OK, so you've read enough about the best bread to want to know how, here's the basics. I'll write up some troubleshooting in another post.
I can't give you exact quantities or time because it depends on the air humidity, the quality of the water, how strong your kneading arm is, how hot your stove is...you are just gonna have to play around, it won't work the first time (if it does you are a genius!) but don't give up.
Atta flour (alright, brown flour if you must, but use hard flour, not cake flour)
In a wide shallow mixing bowl put one khobo of flour per chapati. I usually make between two and four chapati per person, depending on age, dosha, appetite etc. Add a little pinch of salt if you like, but usually this is only needed if the chapati will not be eaten with salty food. Rub a little ghee through with your fingers to make crumbs. This will make a more tender, flaky chapati, and it will keep a little longer (maybe a couple of hours instead of a couple of minutes!) More ghee will make a chapati into a paratha.
Make a well in the flour and add water, a little at a time, and get your hands stuck in. You need to make quite a wet dough. Give it as much water as it will take without getting sticky. Then turn out the dough onto a clean (not floured) surface and knead it briefly.
Then put the dough back into the mixing bowl and cover with a tea towel and leave aside for 15 mins, or an hour if need be. This is when you will know if you put enough water in, if you haven't the dough will dry out and have cracks on the outside. If this happens throw away the outside bit.
Now knead it good and proper. You will know when it is kneaded enough because it will stop being tough and the dough will become more stretchy and elastic. To test this pull a handful off and see if the dough stretches or breaks and cracks.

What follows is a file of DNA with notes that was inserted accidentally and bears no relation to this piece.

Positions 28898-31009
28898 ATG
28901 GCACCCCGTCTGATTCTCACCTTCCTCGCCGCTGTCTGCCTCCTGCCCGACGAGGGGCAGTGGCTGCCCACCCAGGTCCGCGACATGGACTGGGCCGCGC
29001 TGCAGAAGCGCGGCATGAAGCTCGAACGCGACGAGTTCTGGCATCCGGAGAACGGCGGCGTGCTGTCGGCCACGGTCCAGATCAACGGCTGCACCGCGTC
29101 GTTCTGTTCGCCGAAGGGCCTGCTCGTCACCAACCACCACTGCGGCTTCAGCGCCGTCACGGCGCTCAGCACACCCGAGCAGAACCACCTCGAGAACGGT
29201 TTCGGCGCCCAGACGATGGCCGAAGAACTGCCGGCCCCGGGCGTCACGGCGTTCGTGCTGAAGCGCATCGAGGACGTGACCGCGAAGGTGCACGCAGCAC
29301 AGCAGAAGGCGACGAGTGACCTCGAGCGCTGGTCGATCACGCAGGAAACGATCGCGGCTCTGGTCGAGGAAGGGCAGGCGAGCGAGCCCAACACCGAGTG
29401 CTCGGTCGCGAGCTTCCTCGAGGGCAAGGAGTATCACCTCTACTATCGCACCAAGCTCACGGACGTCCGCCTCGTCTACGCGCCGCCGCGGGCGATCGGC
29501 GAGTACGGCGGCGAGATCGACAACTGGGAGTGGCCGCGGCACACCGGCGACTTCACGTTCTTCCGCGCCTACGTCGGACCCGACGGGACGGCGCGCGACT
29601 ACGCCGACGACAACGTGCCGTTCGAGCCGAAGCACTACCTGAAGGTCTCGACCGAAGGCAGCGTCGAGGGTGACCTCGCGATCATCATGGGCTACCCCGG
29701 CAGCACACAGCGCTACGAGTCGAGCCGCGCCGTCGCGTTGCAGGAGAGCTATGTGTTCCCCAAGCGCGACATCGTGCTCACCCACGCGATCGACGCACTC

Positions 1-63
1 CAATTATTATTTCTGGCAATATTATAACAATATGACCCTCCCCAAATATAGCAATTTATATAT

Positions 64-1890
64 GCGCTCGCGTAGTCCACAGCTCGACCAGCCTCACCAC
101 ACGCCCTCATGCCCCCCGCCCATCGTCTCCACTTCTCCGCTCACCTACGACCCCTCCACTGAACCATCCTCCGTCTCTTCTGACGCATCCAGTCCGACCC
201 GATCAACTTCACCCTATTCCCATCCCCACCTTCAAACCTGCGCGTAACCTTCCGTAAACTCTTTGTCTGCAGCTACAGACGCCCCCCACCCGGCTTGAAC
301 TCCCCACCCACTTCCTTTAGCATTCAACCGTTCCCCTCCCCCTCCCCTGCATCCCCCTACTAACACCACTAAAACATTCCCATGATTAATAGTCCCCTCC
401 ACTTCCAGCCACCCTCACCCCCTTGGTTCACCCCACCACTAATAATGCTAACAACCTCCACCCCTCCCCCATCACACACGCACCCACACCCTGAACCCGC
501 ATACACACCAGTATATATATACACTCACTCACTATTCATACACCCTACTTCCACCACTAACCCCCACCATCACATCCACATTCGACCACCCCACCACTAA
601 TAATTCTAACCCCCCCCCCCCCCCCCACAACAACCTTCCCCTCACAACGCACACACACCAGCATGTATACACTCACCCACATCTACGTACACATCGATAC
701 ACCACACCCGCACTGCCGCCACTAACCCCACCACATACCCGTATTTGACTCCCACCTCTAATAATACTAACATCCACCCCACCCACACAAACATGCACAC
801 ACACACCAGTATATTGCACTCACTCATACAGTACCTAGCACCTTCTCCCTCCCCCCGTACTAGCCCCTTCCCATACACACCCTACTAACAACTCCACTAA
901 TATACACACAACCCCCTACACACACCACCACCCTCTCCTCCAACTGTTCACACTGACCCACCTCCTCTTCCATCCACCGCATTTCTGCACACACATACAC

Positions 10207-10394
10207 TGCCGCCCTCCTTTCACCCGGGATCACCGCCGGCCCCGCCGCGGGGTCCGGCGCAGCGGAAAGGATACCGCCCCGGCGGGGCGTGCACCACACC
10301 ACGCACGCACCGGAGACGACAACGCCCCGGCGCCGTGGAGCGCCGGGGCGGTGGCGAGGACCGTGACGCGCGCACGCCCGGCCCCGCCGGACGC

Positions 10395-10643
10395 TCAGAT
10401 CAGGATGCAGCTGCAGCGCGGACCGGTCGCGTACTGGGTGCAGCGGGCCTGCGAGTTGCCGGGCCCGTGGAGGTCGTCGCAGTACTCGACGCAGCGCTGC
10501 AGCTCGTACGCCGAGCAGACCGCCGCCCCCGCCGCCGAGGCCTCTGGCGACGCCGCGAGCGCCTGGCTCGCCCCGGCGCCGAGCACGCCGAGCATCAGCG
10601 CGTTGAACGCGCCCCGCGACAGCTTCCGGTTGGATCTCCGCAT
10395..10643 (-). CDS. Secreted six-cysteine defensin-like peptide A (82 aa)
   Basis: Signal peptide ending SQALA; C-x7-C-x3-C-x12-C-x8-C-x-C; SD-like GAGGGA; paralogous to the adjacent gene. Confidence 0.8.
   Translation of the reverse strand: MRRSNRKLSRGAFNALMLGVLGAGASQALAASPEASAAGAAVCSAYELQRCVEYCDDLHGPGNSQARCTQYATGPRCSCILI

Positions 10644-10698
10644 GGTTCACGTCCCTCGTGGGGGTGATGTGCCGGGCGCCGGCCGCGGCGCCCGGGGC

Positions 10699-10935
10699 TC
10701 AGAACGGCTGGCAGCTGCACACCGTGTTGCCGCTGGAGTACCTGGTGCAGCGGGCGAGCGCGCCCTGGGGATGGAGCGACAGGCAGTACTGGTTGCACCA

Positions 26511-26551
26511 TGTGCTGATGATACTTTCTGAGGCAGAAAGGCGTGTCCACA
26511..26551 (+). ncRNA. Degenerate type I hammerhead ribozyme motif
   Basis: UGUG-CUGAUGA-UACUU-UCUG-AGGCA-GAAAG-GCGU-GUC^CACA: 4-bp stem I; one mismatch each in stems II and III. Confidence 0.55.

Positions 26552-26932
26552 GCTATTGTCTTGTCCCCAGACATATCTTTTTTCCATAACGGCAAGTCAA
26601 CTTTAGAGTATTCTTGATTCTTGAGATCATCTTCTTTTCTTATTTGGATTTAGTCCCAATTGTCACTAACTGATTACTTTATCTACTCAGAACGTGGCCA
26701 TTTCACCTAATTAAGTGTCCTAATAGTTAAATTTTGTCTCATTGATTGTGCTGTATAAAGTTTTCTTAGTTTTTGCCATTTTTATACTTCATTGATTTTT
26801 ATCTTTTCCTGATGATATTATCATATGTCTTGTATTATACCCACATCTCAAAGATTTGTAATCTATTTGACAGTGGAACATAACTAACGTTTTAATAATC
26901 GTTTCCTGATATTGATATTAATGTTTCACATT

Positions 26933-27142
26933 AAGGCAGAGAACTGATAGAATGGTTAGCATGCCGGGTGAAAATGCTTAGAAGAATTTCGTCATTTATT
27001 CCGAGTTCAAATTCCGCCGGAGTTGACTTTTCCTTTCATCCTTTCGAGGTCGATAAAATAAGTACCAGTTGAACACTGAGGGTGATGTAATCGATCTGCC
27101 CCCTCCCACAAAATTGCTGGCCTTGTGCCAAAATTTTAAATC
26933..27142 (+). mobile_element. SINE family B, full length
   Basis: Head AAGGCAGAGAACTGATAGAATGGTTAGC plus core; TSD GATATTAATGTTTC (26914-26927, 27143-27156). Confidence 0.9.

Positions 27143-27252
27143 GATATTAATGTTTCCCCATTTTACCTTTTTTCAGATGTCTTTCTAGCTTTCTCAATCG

Heat a heavy based fry pan to a medium heat. Put a handful of flour in the bowl next to your dough. Take a small amount of the dough, one muthi is plenty, and roll it into a ball. Dip it in flour and shake off the excess. The idea is to use just enough flour that it doesn't stick, but not enough to dry out the dough.
With a rolling pin roll it out into a circle. Keep turning the circle between rolls, when it begins to stick dip it into the flour again, and keep on rolling. Make sure it is not thicker in some parts then others. It should be quite thin, like pitta bread, and about 9 inches in diameter.
Wow, I think this is my longest post ever-but such an important one! Soldier on...
Put the rolled chapati on hot pan. (When you are good you can roll out the next chapati whilst the first one is cooking-requires good concentration!) Turn it over as soon as it is sealed or a little bubble appears, cook it just enough to hold together at this stage. When the second side is barely sealed take the pan off the heat and put the chapati directly on the open flame, turning it often, with a little luck it will blow up like a balloon. The steam inside the chapati will cook it through. Wrap them in a teatowel, and serve as soon as possible.
Congratulations, this is your first chapati! Serve it hot with a little ghee.